Skip to main content

The Art of Mastering Your Taxes: Tax Basics for Emerging Artists

By Diane Amato

Published April 2, 2024 • 5 Min Read

Starting to earn an income from your art is a remarkably fulfilling moment. After all, when your passion can become your paycheque, the future you have dreamed of feels within reach. The flip side is, when you’re making money from your talent, you now have to pay taxes on the income you earn.

Although it may not feel rewarding, filing taxes is a necessary part of working for yourself. While the ins and outs of income tax may be new to you, preparing your taxes doesn’t have to be difficult. There are just a few things to know – these tax tips can help.

Here are five tax tips for emerging artists:

1. Add up all the income you earn

Whether you earn $100 from a local gig or sell an expensive painting, you need to claim any money you make from your art — it all counts towards your income in the eyes of the Canada Revenue Agency (CRA).

It’s a good practice to create an invoice for everything, no matter how big or how small, as this will help you keep track of the income you earn. There are many low-cost accounting platforms that make it easy to create, track and collect payment for invoices — so you don’t have to spend a lot of time away from your art to stay up to date.

In fact, RBC clients get a free trial and 50 per cent discount on Xero — online accounting software that helps small business owners, including self-employed artists, take care of essentials such as invoicing, bill payments, payroll, and bank reconciliation. Learn more about this offer

2. Understand your deductions

While you have to record all your income when you’re self-employed, one of the great benefits is that you can also deduct expenses you incurred to earn that income.

As an artist, it may be hard sometimes to determine what counts as a deduction and what doesn’t. For instance, painting supplies, rent for studio space and production equipment are clearly related to earning an income as an artist and make sense to claim as deductions. But what about attending a gala that was a key networking opportunity? Or taking a potential buyer out for dinner? The lines may become blurred.

When it comes to deductions, the rule of thumb is to use your judgement and include expenses that are “reasonable” to deduct.

The article Understand Common Tax Deductions can help guide you as you determine what counts and what doesn’t.  This CRA resource for emerging artists can also help you understand specific deduction rules for artists.

Just remember to keep all your receipts so if you need to show proof of your expenses, you have the back up on hand.  A credit card statement won’t cover it — you need to have an itemized receipt showing what the expense was for. A good practice is to take a photo of any relevant receipts, so you always have a record.

3. Register for a GST/ HST number

While you don’t need to pay GST/ HST if you earn less than $30,000 per year, once you do, you need to register for a GST/HST number within 29 days. It’s a good idea to register for your number as you start to earn more, so you don’t have to worry about it later.

It’s easy to register online, and having your account set up in advance will be one less thing to do as your days get busier.

And if you don’t have a business set up yet? You can register your business with Ownr and save money while you’re at it.

4. Consider carrying forward some expenses

It’s worth noting that some expenses may be carried forward to future years. Advertising and travel deductions, for example, have an annual upper limit, so if you max out one year, you may carry some of these costs forward and lower your tax liability in future years — even when you’re staying home and creating new art.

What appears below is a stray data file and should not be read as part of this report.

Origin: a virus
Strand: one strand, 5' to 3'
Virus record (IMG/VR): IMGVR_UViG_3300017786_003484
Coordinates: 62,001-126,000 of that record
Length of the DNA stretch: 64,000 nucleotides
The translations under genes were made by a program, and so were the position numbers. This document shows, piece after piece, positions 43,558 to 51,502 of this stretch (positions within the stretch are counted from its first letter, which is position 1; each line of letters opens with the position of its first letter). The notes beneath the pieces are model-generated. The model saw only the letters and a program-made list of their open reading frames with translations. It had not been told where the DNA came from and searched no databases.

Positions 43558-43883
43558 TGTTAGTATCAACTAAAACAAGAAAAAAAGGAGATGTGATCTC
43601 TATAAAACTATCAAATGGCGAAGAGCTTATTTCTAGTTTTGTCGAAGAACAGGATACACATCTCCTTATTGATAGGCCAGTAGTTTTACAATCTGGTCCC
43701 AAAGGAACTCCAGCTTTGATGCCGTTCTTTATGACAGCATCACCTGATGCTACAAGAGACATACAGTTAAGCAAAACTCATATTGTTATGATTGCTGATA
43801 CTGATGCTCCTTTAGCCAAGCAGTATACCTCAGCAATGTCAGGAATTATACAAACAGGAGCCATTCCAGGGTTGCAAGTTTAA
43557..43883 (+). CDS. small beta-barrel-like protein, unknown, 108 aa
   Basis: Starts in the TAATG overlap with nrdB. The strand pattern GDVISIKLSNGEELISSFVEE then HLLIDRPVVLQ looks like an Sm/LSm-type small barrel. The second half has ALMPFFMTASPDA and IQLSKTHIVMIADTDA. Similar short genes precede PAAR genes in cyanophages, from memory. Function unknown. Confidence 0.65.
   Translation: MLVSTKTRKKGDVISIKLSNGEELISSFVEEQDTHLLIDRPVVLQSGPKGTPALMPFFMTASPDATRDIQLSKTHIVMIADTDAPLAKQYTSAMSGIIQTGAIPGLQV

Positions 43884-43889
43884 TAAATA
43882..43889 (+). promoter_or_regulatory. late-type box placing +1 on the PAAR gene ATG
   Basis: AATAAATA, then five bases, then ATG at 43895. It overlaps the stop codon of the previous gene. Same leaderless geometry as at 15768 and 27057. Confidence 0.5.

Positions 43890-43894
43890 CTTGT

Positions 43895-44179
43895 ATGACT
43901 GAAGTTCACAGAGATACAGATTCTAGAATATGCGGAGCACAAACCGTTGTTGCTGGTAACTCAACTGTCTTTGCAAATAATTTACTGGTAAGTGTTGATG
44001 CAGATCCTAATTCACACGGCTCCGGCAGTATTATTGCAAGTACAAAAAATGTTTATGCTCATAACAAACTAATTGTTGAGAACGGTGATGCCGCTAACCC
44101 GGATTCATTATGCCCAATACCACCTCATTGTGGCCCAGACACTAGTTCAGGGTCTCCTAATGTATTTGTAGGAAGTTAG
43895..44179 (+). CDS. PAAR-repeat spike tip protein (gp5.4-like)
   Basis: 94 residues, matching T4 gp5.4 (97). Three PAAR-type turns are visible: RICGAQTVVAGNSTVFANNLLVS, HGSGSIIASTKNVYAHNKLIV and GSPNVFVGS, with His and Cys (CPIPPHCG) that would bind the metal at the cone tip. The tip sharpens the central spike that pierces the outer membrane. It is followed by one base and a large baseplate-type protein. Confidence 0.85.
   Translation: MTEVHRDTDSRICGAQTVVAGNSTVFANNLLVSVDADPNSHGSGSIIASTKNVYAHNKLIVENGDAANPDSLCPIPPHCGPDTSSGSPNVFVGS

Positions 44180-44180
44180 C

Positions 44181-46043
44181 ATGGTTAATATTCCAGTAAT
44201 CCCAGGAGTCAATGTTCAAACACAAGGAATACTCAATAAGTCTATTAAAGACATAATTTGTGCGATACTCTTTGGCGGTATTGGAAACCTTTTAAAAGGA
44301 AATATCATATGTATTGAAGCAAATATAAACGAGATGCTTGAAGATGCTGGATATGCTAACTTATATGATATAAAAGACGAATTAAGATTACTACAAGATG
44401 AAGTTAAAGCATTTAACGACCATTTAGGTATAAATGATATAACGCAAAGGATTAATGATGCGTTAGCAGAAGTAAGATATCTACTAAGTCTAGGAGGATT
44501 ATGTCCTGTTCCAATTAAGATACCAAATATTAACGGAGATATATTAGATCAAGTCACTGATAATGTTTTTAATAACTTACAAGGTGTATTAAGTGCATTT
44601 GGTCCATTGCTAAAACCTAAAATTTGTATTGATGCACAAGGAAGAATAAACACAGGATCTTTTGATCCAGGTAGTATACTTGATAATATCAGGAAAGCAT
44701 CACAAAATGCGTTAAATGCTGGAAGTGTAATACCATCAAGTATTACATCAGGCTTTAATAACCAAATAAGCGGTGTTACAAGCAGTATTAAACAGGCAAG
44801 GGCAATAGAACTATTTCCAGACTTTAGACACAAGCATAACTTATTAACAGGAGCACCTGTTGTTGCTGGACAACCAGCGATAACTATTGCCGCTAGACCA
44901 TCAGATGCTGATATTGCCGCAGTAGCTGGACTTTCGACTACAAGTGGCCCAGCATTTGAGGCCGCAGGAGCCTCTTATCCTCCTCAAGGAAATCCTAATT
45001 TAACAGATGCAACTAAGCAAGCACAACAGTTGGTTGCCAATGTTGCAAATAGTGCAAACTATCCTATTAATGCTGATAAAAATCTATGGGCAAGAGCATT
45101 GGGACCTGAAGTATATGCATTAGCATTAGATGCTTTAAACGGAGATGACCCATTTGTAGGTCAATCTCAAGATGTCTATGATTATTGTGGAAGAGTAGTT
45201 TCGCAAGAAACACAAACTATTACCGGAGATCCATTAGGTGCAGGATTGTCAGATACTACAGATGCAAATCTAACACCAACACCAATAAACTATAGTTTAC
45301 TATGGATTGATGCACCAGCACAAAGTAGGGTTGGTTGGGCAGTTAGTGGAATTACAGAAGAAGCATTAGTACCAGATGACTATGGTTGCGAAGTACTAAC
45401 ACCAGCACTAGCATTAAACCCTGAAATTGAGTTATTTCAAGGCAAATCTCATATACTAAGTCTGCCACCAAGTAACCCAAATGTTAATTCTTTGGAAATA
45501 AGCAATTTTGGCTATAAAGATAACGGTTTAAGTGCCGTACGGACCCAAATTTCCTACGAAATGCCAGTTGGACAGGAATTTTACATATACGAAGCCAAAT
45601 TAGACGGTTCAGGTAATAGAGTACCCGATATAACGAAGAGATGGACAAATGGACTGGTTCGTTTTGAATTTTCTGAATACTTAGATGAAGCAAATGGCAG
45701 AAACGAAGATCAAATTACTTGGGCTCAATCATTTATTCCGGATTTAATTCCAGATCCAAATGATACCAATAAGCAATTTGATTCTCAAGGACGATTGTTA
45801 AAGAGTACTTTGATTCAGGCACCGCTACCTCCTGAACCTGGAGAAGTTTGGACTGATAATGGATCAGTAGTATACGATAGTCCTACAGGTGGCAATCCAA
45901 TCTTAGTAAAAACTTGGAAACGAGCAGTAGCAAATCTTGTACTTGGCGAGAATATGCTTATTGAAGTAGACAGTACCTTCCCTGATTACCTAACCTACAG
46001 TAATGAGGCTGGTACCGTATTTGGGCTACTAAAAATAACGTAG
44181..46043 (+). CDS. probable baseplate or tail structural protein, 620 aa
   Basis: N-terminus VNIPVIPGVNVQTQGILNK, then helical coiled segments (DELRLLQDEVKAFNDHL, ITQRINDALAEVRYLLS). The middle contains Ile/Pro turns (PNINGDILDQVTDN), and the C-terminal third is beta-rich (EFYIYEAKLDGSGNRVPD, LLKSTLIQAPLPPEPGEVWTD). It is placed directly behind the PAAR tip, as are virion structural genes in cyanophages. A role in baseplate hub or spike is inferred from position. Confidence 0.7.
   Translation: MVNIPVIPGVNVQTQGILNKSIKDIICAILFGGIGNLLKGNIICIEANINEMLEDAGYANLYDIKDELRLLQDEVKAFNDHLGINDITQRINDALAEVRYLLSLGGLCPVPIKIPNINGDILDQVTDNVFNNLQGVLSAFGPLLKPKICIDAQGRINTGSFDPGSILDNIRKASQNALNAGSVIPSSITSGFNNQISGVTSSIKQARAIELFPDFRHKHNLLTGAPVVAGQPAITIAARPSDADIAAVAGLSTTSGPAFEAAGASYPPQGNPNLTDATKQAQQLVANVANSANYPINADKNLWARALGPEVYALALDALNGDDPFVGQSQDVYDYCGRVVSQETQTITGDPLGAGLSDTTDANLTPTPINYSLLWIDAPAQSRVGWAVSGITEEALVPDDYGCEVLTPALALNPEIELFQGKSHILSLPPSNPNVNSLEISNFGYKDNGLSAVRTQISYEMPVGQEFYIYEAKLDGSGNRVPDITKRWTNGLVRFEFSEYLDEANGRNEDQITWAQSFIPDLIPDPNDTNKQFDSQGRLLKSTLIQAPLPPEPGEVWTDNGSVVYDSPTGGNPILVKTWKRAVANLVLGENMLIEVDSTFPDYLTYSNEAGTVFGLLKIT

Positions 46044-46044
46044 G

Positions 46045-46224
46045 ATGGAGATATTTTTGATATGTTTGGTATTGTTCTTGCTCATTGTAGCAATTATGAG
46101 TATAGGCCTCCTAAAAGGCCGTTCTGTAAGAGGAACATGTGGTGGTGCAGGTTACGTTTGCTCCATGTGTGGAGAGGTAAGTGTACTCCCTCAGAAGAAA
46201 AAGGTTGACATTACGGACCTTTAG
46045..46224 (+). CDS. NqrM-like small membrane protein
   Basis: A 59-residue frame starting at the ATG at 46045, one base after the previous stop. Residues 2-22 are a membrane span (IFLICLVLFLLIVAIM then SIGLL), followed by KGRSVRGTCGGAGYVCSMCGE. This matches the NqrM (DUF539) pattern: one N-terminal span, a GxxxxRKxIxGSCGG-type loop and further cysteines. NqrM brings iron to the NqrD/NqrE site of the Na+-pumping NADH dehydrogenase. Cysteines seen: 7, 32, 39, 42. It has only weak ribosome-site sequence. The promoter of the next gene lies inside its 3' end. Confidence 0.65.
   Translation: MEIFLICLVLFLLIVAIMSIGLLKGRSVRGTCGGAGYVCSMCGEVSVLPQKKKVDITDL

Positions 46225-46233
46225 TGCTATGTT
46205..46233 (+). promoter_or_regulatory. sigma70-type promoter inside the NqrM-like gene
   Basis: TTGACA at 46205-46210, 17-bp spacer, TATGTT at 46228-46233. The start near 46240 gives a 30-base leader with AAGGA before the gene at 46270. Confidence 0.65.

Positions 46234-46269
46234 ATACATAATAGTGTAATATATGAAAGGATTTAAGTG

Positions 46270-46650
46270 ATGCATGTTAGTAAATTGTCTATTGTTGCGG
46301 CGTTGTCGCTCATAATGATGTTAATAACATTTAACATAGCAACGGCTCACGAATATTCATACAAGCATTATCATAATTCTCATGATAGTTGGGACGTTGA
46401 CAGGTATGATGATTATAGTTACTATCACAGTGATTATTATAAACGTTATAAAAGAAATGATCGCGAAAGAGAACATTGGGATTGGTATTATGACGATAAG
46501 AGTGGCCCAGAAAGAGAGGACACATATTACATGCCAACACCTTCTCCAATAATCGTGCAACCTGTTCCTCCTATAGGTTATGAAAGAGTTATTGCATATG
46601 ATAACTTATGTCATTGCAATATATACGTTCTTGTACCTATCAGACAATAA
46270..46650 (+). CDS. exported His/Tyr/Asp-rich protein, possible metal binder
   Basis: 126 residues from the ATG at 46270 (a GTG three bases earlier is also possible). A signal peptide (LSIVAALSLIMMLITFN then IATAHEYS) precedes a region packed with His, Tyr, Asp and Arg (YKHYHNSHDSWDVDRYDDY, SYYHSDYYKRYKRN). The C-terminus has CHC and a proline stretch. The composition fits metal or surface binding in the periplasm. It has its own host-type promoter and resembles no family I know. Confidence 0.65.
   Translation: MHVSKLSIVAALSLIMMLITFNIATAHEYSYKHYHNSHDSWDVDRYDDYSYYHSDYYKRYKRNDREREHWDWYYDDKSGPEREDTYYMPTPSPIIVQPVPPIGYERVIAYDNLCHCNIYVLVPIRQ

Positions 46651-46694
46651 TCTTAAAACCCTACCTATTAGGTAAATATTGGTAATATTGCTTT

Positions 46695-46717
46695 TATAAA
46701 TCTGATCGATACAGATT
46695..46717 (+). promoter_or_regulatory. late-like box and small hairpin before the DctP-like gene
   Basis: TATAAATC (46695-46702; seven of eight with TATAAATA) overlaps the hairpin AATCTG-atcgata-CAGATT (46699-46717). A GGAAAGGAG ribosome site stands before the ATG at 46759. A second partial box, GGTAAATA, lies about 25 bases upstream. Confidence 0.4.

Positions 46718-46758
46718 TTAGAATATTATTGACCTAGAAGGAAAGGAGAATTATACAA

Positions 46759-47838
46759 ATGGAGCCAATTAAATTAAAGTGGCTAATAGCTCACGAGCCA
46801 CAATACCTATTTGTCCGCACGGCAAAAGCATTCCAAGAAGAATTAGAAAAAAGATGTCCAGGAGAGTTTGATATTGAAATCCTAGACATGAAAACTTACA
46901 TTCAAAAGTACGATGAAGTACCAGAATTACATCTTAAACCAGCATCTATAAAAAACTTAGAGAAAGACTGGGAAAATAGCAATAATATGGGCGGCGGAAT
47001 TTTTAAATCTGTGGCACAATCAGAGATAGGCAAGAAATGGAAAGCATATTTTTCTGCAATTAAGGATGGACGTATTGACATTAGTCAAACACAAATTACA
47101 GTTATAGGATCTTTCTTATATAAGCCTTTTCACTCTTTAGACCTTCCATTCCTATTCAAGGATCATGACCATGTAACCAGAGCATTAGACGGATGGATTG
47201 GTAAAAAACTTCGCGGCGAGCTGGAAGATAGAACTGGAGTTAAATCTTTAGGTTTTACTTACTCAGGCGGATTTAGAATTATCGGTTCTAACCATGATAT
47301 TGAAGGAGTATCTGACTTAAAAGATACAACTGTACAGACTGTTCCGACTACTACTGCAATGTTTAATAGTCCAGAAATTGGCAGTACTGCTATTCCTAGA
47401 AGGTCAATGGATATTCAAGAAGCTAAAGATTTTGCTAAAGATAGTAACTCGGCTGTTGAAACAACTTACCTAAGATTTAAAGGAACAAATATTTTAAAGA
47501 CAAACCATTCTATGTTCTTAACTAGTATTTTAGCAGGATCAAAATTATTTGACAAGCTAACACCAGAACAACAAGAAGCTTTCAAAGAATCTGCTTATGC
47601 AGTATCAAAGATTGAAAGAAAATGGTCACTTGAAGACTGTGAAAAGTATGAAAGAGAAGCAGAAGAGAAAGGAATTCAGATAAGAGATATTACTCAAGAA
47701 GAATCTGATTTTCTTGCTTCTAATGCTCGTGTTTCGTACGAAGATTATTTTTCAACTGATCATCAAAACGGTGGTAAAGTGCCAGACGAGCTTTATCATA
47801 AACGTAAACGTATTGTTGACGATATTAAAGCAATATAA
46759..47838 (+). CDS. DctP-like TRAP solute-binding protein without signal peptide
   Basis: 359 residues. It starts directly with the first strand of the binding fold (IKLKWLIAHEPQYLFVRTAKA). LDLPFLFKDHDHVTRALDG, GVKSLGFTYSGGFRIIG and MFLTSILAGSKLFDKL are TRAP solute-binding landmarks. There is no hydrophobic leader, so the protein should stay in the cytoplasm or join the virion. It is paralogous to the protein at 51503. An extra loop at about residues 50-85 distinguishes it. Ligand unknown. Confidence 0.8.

Say you spent one year producing a record and the next year touring to promote it. The year after that, you’re back to writing and producing. You may carry some (or all) of your travel and promotional expenses from Year 2 to lower your tax liability during Year 3.

5. File your taxes (even if you earned no income)

It’s no secret that artists and performers can experience dramatic fluctuations in their income from year to year. But even if you earned no income in 2023, you could still file a zero-income tax return and claim reasonable expenses for the year. For example, if you spent the year writing or training, you may claim related expenses you incurred during that time.

And if you have questions about your taxes, you can contact the CRA once you file your return.

As many emerging artists also have full-time work to pay the bills, keep in mind that you also need to report income you earned as an artist. For instance, if you worked for another company for a few months and earned a T4, you’ll have to add that income to whatever you earned as an artist.

Like with any profession, taxes are a necessary part of being a working artist. The good news is, we’re here to help. The RBC Emerging Artists Resource Hub has free courses, mentorship and opportunities to help emerging artists thrive.

This article is intended as general information only and is not to be relied upon as constituting legal, financial or other professional advice. A professional advisor should be consulted regarding your specific situation. Information presented is believed to be factual and up-to-date but we do not guarantee its accuracy and it should not be regarded as a complete analysis of the subjects discussed. All expressions of opinion reflect the judgment of the authors as of the date of publication and are subject to change. No endorsement of any third parties or their advice, opinions, information, products or services is expressly given or implied by Royal Bank of Canada or any of its affiliates.

Share This Article


Entrepreneur Tax Tips